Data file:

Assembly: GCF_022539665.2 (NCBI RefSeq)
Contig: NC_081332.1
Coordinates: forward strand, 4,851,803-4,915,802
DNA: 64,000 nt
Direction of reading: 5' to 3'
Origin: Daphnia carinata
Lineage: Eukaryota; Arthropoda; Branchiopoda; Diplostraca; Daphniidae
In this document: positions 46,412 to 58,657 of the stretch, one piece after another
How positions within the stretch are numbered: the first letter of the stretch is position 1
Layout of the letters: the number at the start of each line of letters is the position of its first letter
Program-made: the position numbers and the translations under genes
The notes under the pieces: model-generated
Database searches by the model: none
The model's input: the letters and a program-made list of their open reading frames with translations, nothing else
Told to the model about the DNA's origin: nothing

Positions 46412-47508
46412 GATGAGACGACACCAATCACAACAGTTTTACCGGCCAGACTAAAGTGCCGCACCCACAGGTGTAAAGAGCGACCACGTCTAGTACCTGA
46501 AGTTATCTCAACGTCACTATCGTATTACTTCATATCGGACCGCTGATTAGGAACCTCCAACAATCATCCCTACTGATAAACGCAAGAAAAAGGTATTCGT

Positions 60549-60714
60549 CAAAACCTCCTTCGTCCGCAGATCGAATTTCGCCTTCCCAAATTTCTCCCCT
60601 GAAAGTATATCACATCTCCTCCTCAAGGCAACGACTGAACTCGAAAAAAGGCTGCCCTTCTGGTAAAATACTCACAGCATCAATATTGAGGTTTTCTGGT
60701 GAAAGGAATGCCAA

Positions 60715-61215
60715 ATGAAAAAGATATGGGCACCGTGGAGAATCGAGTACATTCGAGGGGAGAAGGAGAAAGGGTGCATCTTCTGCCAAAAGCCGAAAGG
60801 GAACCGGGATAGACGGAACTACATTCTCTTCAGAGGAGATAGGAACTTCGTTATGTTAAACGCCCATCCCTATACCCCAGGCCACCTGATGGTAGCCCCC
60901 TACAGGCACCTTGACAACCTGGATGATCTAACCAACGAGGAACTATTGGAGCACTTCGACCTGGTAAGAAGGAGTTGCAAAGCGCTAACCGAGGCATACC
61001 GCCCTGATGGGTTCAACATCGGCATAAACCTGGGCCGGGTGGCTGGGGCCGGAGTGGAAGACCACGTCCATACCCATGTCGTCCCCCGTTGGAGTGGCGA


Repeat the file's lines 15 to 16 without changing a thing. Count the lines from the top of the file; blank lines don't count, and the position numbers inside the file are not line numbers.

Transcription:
Told to the model about the DNA's origin: nothing

Positions 46412-47508